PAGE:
International Implications of the Citigroup Bailout

The Citigroup bailout was a good deal for Citi shareholders (who wouldn’t appreciate a big transfer from the taxpayer during this holiday season?) and a great deal for Citigroup management.  But it also has three global implications that perhaps have not yet been fully thought through.

1. The Citi deal shifts pressure from US financial institutions, at least for a while.  But to the markets it raises the question: who or what is next?  And the indications again point to the eurozone.  Credit default swap spreads indicate increasing differentiation between Germany on the one hand and, say, Greece (or Ireland or Italy or Spain) on the other hand.  I don’t want to single out Greece, but the recent IMF Article IV Report has some very interesting debt path simulations (the report’s Figure 3) – if you update these in the light of current global circumstances, you can see why Greece may well need a bailout before too long (remember: their government debt is in euros and cannot be inflated away, unlike in the US or UK, for example.)  The market view is that some European governments could not really afford the generous bank bailouts they provided in October.

2. For all the increased discussion among politicians and academics about reforming the global system, to preempt the next crisis, why would the most powerful people on Wall Street want this?  The Citi deal shows that the clout of the US financial industry has, if anything, actually increased over the past eighteen months.  “Wall Street owns the upside and the taxpayer owns the downside” is an old saying which seems more appropriate now – and on a bigger scale – than ever.  There is no harm in proposing changes to deficient national regulatory systems and international, rather creaky, Bretton Woods structures.  But strong forces just found out that these structures are completely compatible with rather juicy bailouts (and there may be more to come), so don’t expect rapid or meaningful real reform. 

3. If we are now at the next stage of bailouts and of figuring out who can afford to do the bailing, then existing resources – in and around the IMF – for helping emerging markets are really not enough.  The G7’s strategy proposal to emerging markets is clearly: “finance, don’t adjust (much),” i.e., keep on growing one way or another.  This might or might not be a good idea, but it will only work if backed by enough official loan support when needed – this is what many countries will need to sustain a current account deficit or offset capital outflows and keep growth on track.  IMF available resources, even with the recent loan from Japan, are only around $200bn.  You really cannot save many banks/countries with that amount of money these days – the IMF lent over $40bn this month alone.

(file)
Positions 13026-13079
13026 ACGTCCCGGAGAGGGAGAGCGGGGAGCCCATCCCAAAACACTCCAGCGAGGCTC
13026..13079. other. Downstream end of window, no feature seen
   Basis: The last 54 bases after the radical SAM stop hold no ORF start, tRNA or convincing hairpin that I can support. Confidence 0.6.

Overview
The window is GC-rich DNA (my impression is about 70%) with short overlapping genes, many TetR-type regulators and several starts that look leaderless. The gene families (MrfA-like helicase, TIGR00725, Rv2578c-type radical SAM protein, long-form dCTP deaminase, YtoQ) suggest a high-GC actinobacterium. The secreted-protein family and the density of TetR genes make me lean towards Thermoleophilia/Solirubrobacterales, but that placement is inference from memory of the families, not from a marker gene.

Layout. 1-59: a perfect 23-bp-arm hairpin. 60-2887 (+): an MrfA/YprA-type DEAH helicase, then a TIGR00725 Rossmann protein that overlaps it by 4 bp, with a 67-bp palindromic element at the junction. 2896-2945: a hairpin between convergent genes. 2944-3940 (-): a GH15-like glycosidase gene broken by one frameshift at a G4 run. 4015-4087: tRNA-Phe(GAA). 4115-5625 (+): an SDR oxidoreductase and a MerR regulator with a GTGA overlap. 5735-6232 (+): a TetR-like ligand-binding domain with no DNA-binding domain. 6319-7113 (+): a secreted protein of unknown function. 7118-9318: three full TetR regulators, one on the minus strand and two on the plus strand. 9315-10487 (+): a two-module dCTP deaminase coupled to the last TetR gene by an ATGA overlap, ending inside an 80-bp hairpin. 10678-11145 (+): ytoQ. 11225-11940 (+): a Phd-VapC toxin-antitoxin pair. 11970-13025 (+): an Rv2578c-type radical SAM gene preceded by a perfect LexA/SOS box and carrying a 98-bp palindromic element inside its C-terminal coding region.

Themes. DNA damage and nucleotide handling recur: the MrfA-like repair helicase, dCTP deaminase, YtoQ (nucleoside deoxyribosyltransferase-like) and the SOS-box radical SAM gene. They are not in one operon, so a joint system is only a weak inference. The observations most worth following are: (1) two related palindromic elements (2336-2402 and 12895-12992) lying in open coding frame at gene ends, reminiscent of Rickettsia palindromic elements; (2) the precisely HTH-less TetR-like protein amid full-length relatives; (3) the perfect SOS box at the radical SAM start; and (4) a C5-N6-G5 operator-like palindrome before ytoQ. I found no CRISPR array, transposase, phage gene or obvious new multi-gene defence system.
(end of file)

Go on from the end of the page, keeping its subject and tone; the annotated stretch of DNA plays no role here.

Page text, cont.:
7 responses to “International Implications of the Citigroup Bailout

  1. As long as the federal government is throwing so much money around, it may as well match Japan’s effort and contribute $100 billion to the IMF. After all, if the funds contribute to the lessening of the global crisis, this country will see great benefits from that.

    Furthermore, contributions from Japan and the U.S. will put the spotlight on China, which has tremendous reserves, to do its part.

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  3. can you tell us more about the impact of the crisis on emerging markets like India and China and what role will these economies play in the future after the crisis is over?

  4. The recent attack on Citi shares was not random. It was precipitated by the recent and sudden collapse of the CMBS market. Citi is generally understood to hold a very large portfolio of commercial real estate loans on its books and off-balance sheet. Given Citi’s weak management, large size, large off-balance sheet holdings and opaque financial statements, it is not surprising that Citis shares collapsed so quickly. While other banks are equally opaque, most banks have a greater reserve of trust in management to draw upon in a crisis than Citi had.

  5. Re point 2: Counterparty risk is compelling all major market participants to demand some form of global regulation. In the current environment no one can trust anyone who is not covered by a government guaranty. Aa a result, markets are locking up. To free up markets and ultimately restore trading profits, greater global regualtion is required, will be tolerated and even welcomed. The real question is whether national governments are willing to lay aside petty provincial issues and create an effective regulatory structure.

    Not surprisingly, Vikram Pandit has spoken out for global regulation to avoid regulatory arbitrage and the hodge podge of national regulatory schemes that global banks must navigate.

  6. When all this speculation will de-accelerate? So far the strategists to save the world economy have been based on speculation. Example: Let’s safe Citi to see if the markets stabilize, let’s inflate grow to get us out of the debts, let’s see how can we bailout the emerging economies and see what happen. It looks like if what governments and economist wants is that the mainstream continued getting more in debts. Nobody has talk about save neither for the government, nor for the consumers. Where is the balance here?

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